The locals and, later on, emergency crew from the Denpasar National Search and Rescue Agency (Basarnas) scrambled to the accident site and had to navigate difficult terrain to evacuate the victims. It took them three hours to complete the task.

Police were still investigating the exact cause of the fatal accident. Beno said that the police had yet to make any conclusions about the cause of the accident. “We are still investigating the case, and we will surely investigate it in a thorough manner,” he said.

Beno added that the Bali Traffic Police would evaluate the safety signs and equipment installed on the accident-prone road.

“Since there has been an accident, we will improve the infrastructure on roads that are prone to accidents. It will include providing traffic signs to show all motorists that the road is dangerous,” Beno said.

Dudut Rustyadi, head of the forensic facility of Sanglah General Hospital, confirmed that the facility had received the bodies of all the fatalities.

“We will carry out a postmortem examination on all the victims once we receive an official notice from the police,” he said.

Tuesday 19 November 2013


continue reading

Typhoon Haiyan: Bodies ripped from graves

Skulls lie on tombstones and a hand reaches out from a grave at a cemetery in the eastern Philippines, after a typhoon so powerful it pulled the dead from the earth.

Shell-shocked survivors speak of how there was nowhere to hide when the storm brought the ocean surging ashore, sweeping through a school where children and the elderly cowered.

Typhoon Haiyan killed at least 75 people in the small rural town of Hernani. Another 45 are missing.

And like something from a nightmare, the storm surge was so powerful it washed bodies from their graves as it swept over the local cemetery.

Those who survived the onslaught were horrified to discover the graveyard in ruins.

"It was a hair-raising sight. Some of the dead were sticking halfway out of their tombs. Others were strewn across the street," said Claire Gregorio, an aid worker from the nearby Catholic diocese of Borongan.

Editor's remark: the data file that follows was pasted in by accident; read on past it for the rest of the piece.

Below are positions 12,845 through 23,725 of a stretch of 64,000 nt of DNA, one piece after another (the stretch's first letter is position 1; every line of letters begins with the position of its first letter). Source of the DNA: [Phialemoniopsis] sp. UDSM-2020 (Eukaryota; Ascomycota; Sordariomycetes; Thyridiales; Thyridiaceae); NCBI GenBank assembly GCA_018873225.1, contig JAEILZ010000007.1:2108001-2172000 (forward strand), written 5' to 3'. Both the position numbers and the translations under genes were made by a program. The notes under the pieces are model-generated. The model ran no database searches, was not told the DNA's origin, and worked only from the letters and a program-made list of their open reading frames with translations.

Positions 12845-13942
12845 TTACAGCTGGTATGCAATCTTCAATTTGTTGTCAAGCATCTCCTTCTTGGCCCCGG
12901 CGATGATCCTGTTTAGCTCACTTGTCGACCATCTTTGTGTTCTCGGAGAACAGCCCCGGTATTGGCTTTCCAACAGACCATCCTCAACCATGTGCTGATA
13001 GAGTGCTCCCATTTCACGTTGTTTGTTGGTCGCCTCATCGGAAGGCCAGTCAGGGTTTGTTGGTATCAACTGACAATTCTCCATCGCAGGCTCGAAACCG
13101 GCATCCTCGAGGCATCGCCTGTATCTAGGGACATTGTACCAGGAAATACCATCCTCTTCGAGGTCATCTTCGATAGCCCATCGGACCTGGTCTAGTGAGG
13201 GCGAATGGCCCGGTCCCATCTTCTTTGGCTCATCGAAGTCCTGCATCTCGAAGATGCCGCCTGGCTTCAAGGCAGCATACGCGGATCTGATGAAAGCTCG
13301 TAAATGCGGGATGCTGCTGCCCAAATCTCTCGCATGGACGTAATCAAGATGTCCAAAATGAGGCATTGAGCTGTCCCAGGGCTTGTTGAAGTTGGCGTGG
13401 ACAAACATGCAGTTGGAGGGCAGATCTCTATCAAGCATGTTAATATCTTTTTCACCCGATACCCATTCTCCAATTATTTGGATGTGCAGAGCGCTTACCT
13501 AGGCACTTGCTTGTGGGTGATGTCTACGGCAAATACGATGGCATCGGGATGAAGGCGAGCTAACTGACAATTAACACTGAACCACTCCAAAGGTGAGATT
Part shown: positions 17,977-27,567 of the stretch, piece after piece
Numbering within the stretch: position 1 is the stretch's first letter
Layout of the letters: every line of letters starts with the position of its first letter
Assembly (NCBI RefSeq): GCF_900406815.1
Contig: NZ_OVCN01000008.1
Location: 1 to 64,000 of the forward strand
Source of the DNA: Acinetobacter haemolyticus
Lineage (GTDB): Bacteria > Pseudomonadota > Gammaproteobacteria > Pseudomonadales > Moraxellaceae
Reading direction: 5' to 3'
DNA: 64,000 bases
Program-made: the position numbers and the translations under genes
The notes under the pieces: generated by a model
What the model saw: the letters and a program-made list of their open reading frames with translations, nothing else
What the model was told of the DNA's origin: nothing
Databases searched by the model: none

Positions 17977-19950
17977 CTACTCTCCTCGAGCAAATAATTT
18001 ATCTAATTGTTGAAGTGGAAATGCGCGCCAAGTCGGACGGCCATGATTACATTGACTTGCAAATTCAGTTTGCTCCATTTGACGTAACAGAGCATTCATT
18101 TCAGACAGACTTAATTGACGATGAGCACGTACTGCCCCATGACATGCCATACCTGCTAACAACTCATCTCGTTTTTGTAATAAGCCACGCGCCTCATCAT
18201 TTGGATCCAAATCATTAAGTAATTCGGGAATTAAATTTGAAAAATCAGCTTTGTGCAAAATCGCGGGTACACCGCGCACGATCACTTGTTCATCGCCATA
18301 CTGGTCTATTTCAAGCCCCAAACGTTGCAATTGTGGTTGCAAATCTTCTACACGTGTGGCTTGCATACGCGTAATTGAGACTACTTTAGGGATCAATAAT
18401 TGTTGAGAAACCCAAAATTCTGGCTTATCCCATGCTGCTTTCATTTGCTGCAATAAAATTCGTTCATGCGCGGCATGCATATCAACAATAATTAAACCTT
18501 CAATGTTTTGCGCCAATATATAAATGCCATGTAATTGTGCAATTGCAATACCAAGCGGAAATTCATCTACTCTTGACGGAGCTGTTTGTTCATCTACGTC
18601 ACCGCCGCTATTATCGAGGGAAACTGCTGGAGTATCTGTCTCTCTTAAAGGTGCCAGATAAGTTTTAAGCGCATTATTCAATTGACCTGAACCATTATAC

"The water came in and just swept everything away," said Gregorio, one of the first aid responders to reach Hernani, pointing to the ocean about 700m away and hidden by a strip of now-dead mangrove forest.

Jumble of tombs

On the day an AFP team visited, the Catholic cemetery in this deeply religious country was a jumble of upturned and broken concrete and marble tombs, half-buried by the fine, crushed coral that came in with the water.

A calcified hand stuck out of one broken grave, several skulls lay on top of tombs and a thighbone sat on the ground.

Romeo Vazquez, aged 45, recalls how the waters rose rapidly around 02:00 on 8 November and did not retreat for five terrifying hours.

"These fields were like a sea at the time," he said.

"There were houses and boats afloat as well as people, both the dead and those still alive."

His family all survived after sitting out the flood on a small hill behind their house. But relatives who had been laid to rest once before have now gone.

"My brother is missing, his shattered tomb was empty," he said. "My grandmother's remains are also missing."

Farmer Luciano Habagat, aged 70, waded to safety through chest deep water when the waves engulfed his home.

"Peopl>e were awake because of the strong winds, but it was very dark. Some people sought sanctuary in a nearby school while others ran to the hills," he said. His sister died in the flood.

Fled to school

Gregorio, the church aid worker, said villagers had fled to the school because they thought they would be safe there.

"The elementary school was an evacuation centre, but after a while the floor became wet and the water tasted like salt," she said, relating stories from survivors.

"When they opened the doors the seawater exploded in their faces."

Typhoon Haiyan was one of the strongest ever recorded when it thundered through the Philippines, cutting a swathe of destruction and killing thousands.

More than a week after it hit, 1 600 people are still officially listed as missing in addition to the 3 976 dead, and up to four million are homeless.

A huge global rescue operation has swung into action, with millions of dollars' worth of aid being delivered around the clock.

But food remains scarce, especially in remote areas. There is no power and no running water across a wide area, and even in some of the larger cities, decomposing bodies still lie on the street.

In Hernani, survivors could not wait for an official effort to re-bury their dead.

Most of those that were disinterred were put in a mass grave, after a blessing from the parish priest, apart from one man whose funeral had been held just two days before the storm, said Gregorio.

"The relatives decided to re-bury him in a grave of his own."

Tuesday 19 November 2013


continue reading